Every business sets goals for the new year. While a company’s size, industry, or specific circumstances play a factor in this, globally, many share the same aspirations.
Peninsula Group asked 79,000 businesses across 4 countries – Australia, Canada, Ireland, and the UK – about their top priorities for 2023.
What are the main business goals for the new year?
Growth was listed as the main business goal for 58.6% of employers making it the main goal for businesses in all 4 countries. Australian businesses were the most focused on growth with 62.9% citing it as their number one goal.
Despite aiming for growth, it’s clear that the recession is having an impact on businesses in the UK and Ireland. 38.4% and 34.7% of UK and Irish businesses listed survival as their main goal for the year.
What are the biggest concerns for business owners?
The cost of living seems to be playing heavy on the minds of business owners everywhere. 72.3% of bosses around the world are concerned about rising prices, listing it as their top priority in 2023.
Irish businesses are the most concerned with rising costs with nearly 9 out of 10 (87.8%) employers stating it as their top concern. It also topped the list for both Canadian and UK businesses.
Less than half of the Australian companies surveyed see rising costs as their biggest concern. Employers are instead more anxious about labour shortages with 66.2% of bosses worried about the impact it may have on their business.
Canadian business owners share similar concerns. 62.4% of those surveyed said they were also worried about a potential shortage of labour. However, this issue didn’t crack the top three for either the UK or Ireland.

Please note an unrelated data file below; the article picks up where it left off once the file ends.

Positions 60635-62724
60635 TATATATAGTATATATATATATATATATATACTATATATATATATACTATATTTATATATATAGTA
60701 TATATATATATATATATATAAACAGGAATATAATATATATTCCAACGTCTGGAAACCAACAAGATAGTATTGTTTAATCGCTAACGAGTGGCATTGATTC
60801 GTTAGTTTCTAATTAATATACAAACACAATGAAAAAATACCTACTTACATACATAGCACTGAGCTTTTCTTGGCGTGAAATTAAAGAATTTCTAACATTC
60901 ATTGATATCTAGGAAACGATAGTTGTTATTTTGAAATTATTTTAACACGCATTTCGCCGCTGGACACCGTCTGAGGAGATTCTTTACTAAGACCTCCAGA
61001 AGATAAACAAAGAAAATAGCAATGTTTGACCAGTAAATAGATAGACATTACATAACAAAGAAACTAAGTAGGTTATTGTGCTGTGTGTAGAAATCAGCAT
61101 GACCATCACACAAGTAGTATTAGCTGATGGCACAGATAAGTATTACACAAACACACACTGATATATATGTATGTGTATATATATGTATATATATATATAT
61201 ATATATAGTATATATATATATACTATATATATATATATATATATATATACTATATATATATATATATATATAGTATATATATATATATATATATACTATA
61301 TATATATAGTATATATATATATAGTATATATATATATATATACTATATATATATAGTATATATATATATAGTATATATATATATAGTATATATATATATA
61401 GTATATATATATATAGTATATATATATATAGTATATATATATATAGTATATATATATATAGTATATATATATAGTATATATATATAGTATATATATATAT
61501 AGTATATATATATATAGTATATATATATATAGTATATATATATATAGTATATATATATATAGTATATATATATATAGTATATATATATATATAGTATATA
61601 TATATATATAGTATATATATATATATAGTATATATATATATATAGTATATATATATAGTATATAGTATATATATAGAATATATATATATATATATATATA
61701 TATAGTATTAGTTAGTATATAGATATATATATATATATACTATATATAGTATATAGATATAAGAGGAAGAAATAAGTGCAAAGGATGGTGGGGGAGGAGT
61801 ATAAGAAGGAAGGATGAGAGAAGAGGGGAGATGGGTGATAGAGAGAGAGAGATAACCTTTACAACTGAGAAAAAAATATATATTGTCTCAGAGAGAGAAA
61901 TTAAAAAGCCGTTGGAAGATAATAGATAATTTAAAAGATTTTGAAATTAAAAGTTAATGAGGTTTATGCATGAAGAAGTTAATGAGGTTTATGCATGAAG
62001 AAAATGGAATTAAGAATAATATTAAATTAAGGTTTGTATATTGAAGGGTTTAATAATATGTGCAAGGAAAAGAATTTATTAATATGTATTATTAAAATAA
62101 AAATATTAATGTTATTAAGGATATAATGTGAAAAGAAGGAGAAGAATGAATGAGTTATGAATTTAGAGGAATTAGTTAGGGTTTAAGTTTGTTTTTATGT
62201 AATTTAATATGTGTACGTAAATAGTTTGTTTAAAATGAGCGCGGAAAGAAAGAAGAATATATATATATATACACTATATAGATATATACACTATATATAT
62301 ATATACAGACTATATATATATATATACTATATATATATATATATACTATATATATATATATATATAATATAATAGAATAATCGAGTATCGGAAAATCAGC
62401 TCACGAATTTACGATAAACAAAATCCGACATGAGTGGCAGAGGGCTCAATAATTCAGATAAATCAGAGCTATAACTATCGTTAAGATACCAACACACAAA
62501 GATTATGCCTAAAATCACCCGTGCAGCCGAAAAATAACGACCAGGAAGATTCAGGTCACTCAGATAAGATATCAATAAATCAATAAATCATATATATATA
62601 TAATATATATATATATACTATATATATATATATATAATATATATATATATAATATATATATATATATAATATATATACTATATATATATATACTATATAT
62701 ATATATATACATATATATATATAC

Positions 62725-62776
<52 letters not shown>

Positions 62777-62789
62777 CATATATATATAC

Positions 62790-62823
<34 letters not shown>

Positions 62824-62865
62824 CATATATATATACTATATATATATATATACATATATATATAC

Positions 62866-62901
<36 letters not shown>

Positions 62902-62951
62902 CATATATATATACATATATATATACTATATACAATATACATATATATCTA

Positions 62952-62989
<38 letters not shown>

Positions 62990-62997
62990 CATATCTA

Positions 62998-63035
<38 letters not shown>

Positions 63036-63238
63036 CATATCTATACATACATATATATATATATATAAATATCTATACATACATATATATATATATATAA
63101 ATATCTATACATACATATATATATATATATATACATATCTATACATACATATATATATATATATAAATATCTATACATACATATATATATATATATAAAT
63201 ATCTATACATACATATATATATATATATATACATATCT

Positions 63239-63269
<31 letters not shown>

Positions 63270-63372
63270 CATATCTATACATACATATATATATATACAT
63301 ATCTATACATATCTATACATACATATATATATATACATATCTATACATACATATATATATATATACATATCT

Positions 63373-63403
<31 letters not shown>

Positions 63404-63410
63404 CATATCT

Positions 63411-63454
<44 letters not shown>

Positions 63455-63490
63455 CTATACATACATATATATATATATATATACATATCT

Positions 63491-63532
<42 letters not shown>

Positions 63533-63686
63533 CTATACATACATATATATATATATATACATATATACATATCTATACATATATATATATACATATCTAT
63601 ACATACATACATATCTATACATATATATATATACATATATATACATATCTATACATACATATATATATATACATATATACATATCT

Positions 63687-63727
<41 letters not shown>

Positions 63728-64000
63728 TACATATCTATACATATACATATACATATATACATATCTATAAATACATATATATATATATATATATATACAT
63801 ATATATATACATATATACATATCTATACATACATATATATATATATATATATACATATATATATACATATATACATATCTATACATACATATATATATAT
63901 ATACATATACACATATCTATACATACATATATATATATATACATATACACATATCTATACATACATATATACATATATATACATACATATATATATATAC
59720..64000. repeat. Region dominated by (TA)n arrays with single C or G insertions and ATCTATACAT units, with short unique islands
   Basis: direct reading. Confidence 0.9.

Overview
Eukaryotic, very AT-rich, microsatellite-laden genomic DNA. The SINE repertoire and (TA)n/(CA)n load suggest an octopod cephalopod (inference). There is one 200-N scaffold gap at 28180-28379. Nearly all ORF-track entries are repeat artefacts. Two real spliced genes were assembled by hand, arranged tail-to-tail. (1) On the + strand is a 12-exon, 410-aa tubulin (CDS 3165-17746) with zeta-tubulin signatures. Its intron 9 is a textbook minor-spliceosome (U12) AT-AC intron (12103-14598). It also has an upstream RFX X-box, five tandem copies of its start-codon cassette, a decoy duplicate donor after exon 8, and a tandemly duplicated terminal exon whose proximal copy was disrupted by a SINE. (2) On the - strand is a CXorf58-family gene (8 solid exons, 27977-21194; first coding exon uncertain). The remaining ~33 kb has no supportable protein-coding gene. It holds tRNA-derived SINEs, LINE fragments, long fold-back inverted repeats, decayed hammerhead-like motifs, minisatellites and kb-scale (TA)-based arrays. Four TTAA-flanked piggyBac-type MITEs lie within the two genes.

Similarly, 52% of bosses in both Australia and Canada are concerned about employee retention. This was much lower on the list of concerns for UK and Irish employers.
To tackle this, many businesses are looking at ways to aid employee retention. Pay rises are still the most common tactic used by companies to reduce staff turnover with 66% of employers offering financial remuneration.
However, financial incentives aren’t an option for every business. Meaning employers are looking at other ways to keep their staff. Over half (50.2%) of those surveyed are offering flexible working options, with a further 30.7% providing mental health support.
How are businesses adapting post-pandemic?
Pandemic working models are also becoming a thing of the past. For some, flexible and remote working have become permanent fixtures. However, this is not the case everywhere.
Globally, over a third (37%) of those surveyed have completely returned to their pre-pandemic working methods. But the pandemic has led to some long-lasting changes to workplace culture as 28.9% of bosses are focused on prioritising the health and wellbeing of their employees.
Get advice from Peninsula
The world of business can be unpredictable. And with so many potential obstacles to face you can get lost in the little things and miss the big picture.
Peninsula offers expert advice on performance related pay. Our HR team offers unlimited 24/7 employment advice which is available 365 days a year.
Want to find out more? Seek advice from one of our HR advisors today. For further information, call 0800 028 2420.